Civil servants will go on strike unless government raises salaries to the equivalent of US$475 for the lowest paid worker, union leaders said on Tuesday.
Zimbabwean workers’ incomes have been eroded by resurgent inflation, which came in a 175.66% in June on an annualised, according to the latest official statistics. Month-on-month inflation jumped to 39.26% in June compared to 12.54% in May.
The government’s reintroduction of a local currency last month, ending a decade of dollarisation, has unleashed pent-up inflationary pressures in the economy.
Heads of the Civil Service and Health Apex Councils, Cecilia Alexander and Panganayi Chivese, respectively, led leaders of at least 10 other government worker unions in a march to the labour and finance ministries, where they presented a petition calling for an urgent pay increase.
“Civil servants are not asking for a salary increment, but rather restoration of the value of their earnings which fell from at least US$475 to a mere US447 currently, for the lowest paid civil servant,” reads the petition.
“In arriving at the figure for a cost of living adjustment, the interbank rate must apply, benchmarked against the pre-October 2018 average US$475 salary for the lowest paid civil servant. This will, therefore, mean the lowest paid worker should earn Z$4,750 to restore the value of their earnings.”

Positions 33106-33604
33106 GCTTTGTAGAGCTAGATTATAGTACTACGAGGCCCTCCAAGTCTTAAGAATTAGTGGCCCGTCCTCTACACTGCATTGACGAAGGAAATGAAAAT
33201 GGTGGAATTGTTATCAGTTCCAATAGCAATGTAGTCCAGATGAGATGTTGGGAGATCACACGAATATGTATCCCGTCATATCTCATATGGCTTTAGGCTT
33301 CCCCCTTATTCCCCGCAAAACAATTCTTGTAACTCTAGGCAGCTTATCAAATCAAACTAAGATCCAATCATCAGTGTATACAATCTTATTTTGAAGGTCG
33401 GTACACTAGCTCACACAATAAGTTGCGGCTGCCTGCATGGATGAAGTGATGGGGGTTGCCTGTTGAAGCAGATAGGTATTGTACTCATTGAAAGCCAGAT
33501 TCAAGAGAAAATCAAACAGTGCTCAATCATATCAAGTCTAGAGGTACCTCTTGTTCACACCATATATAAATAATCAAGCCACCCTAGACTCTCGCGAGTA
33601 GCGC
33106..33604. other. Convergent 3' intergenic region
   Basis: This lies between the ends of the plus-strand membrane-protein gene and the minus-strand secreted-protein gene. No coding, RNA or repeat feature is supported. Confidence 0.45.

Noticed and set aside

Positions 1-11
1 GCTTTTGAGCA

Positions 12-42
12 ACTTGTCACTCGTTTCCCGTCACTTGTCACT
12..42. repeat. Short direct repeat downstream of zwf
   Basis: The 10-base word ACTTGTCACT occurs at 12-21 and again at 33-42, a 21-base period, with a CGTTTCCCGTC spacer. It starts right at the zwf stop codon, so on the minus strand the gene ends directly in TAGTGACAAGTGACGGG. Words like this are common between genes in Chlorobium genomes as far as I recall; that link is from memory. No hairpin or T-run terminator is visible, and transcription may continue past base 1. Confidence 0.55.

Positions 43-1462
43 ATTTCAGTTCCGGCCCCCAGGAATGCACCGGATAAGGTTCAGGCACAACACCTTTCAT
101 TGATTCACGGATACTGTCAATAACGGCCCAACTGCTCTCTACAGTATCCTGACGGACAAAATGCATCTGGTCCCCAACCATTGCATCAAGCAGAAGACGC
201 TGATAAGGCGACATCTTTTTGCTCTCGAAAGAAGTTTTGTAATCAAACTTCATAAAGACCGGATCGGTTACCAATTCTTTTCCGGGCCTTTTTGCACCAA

Hope that the economy would quickly rebound under President Emmerson Mnangagwa, who replaced the long-ruling Robert Mugabe after a November 2017 coup, has turned to frustration as the country struggles with shortages of basics such as electricity, fuel and medicines.
The lowest-paid government worker earns 430 Zimbabwe dollars a month, enough to buy a vehicle tyre. The government hiked the price of fuel at the weekend and is looking to raise the tariff for electricity in the coming weeks.
“As workers, we refuse to be sacrificed. We have come today as the leadership, if our petition is not received favourably, we will bring the entire civil service out to protest,” Civil Service Apex Council chairperson Alexander said, addressing a group of workers outside the building housing the Ministry of Finance.
The last strike called by another union over a sharp rise in fuel prices in January turned deadly after an army crackdown on protesters left more than a dozen people dead.
Deputy Minister of Labour, Lovemore Matuke, who received the unions’ petition, promised to take it up with government.
“We have heard you, we have received your petition. We’ve heard that your incomes have been eroded. It’s a serious issue, which has to be discussed. I know negotiations are in progress and I will hand the petition to the relevant authorities,” Matuke said.
The unions have grown frustrated by the pace of wage talks and accuse the government of not showing urgency.Last week, public sector workers rejected the government’s offer of 180 million Zimbabwe dollars ($20.41 million) in additional pay for the next six months, saying it was too little.– With Reuters